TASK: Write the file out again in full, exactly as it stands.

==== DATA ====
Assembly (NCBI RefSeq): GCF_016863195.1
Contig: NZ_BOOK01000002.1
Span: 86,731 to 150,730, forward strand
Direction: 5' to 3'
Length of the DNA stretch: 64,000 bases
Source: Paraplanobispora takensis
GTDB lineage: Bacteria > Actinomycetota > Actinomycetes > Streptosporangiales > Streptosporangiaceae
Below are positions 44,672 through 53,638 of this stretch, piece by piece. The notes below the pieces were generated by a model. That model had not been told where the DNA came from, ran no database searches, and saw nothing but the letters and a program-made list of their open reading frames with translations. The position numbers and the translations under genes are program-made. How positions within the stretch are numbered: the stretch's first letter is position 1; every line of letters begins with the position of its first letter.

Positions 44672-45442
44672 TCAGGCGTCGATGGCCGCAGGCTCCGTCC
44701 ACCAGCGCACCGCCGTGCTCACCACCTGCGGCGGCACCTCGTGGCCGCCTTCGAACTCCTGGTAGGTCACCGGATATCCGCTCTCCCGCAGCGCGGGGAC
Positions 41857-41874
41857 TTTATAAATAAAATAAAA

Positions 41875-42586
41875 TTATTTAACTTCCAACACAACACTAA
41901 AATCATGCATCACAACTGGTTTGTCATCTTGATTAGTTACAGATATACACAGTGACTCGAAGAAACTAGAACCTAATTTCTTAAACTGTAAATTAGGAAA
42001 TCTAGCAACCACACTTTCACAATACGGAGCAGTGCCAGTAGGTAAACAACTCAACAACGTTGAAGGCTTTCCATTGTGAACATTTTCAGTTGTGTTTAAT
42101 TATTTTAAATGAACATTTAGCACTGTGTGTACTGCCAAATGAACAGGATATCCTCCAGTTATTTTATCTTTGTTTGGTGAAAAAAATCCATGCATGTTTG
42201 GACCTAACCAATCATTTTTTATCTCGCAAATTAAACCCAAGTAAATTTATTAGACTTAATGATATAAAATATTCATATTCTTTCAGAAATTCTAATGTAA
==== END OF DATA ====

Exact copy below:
Assembly (NCBI RefSeq): GCF_016863195.1
Contig: NZ_BOOK01000002.1
Span: 86,731 to 150,730, forward strand
Direction: 5' to 3'
Length of the DNA stretch: 64,000 bases
Source: Paraplanobispora takensis
GTDB lineage: Bacteria > Actinomycetota > Actinomycetes > Streptosporangiales > Streptosporangiaceae
Below are positions 44,672 through 53,638 of this stretch, piece by piece. The notes below the pieces were generated by a model. That model had not been told where the DNA came from, ran no database searches, and saw nothing but the letters and a program-made list of their open reading frames with translations. The position numbers and the translations under genes are program-made. How positions within the stretch are numbered: the stretch's first letter is position 1; every line of letters begins with the position of its first letter.

Positions 44672-45442
44672 TCAGGCGTCGATGGCCGCAGGCTCCGTCC
44701 ACCAGCGCACCGCCGTGCTCACCACCTGCGGCGGCACCTCGTGGCCGCCTTCGAACTCCTGGTAGGTCACCGGATATCCGCTCTCCCGCAGCGCGGGGAC
Positions 41857-41874
41857 TTTATAAATAAAATAAAA

Positions 41875-42586
41875 TTATTTAACTTCCAACACAACACTAA
41901 AATCATGCATCACAACTGGTTTGTCATCTTGATTAGTTACAGATATACACAGTGACTCGAAGAAACTAGAACCTAATTTCTTAAACTGTAAATTAGGAAA
42001 TCTAGCAACCACACTTTCACAATACGGAGCAGTGCCAGTAGGTAAACAACTCAACAACGTTGAAGGCTTTCCATTGTGAACATTTTCAGTTGTGTTTAAT
42101 TATTTTAAATGAACATTTAGCACTGTGTGTACTGCCAAATGAACAGGATATCCTCCAGTTATTTTATCTTTGTTTGGTGAAAAAAATCCATGCATGTTTG
42201 GACCTAACCAATCATTTTTTATCTCGCAAATTAAACCCAAGTAAATTTATTAGACTTAATGATATAAAATATTCATATTCTTTCAGAAATTCTAATGTAA